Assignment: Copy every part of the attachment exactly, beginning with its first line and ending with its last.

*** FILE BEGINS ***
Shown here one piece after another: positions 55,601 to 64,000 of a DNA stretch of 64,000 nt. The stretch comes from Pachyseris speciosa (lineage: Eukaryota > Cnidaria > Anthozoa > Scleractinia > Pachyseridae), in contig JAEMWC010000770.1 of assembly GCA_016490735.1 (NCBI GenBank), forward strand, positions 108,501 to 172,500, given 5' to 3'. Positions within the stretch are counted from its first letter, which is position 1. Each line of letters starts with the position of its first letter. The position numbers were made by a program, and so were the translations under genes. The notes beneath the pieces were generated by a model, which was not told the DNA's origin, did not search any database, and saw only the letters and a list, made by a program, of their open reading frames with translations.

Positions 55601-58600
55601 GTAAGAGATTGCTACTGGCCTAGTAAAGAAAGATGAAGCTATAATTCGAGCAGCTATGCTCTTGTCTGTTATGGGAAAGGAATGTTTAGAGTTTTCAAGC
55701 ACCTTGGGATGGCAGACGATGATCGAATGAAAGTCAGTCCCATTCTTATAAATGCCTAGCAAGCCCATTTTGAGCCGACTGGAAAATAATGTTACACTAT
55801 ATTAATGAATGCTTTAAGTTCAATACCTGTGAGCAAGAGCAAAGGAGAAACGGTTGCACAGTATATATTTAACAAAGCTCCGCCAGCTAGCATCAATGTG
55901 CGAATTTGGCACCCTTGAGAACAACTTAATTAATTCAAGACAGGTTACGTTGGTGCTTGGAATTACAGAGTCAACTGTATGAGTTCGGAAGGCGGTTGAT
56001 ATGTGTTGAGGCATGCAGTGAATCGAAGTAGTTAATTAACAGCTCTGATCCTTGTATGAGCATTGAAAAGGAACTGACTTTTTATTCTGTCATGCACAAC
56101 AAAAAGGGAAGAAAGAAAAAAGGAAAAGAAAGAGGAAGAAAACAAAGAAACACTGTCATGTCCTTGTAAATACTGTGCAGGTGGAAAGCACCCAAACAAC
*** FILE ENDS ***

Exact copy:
Shown here one piece after another: positions 55,601 to 64,000 of a DNA stretch of 64,000 nt. The stretch comes from Pachyseris speciosa (lineage: Eukaryota > Cnidaria > Anthozoa > Scleractinia > Pachyseridae), in contig JAEMWC010000770.1 of assembly GCA_016490735.1 (NCBI GenBank), forward strand, positions 108,501 to 172,500, given 5' to 3'. Positions within the stretch are counted from its first letter, which is position 1. Each line of letters starts with the position of its first letter. The position numbers were made by a program, and so were the translations under genes. The notes beneath the pieces were generated by a model, which was not told the DNA's origin, did not search any database, and saw only the letters and a list, made by a program, of their open reading frames with translations.

Positions 55601-58600
55601 GTAAGAGATTGCTACTGGCCTAGTAAAGAAAGATGAAGCTATAATTCGAGCAGCTATGCTCTTGTCTGTTATGGGAAAGGAATGTTTAGAGTTTTCAAGC
55701 ACCTTGGGATGGCAGACGATGATCGAATGAAAGTCAGTCCCATTCTTATAAATGCCTAGCAAGCCCATTTTGAGCCGACTGGAAAATAATGTTACACTAT
55801 ATTAATGAATGCTTTAAGTTCAATACCTGTGAGCAAGAGCAAAGGAGAAACGGTTGCACAGTATATATTTAACAAAGCTCCGCCAGCTAGCATCAATGTG
55901 CGAATTTGGCACCCTTGAGAACAACTTAATTAATTCAAGACAGGTTACGTTGGTGCTTGGAATTACAGAGTCAACTGTATGAGTTCGGAAGGCGGTTGAT
56001 ATGTGTTGAGGCATGCAGTGAATCGAAGTAGTTAATTAACAGCTCTGATCCTTGTATGAGCATTGAAAAGGAACTGACTTTTTATTCTGTCATGCACAAC
56101 AAAAAGGGAAGAAAGAAAAAAGGAAAAGAAAGAGGAAGAAAACAAAGAAACACTGTCATGTCCTTGTAAATACTGTGCAGGTGGAAAGCACCCAAACAAC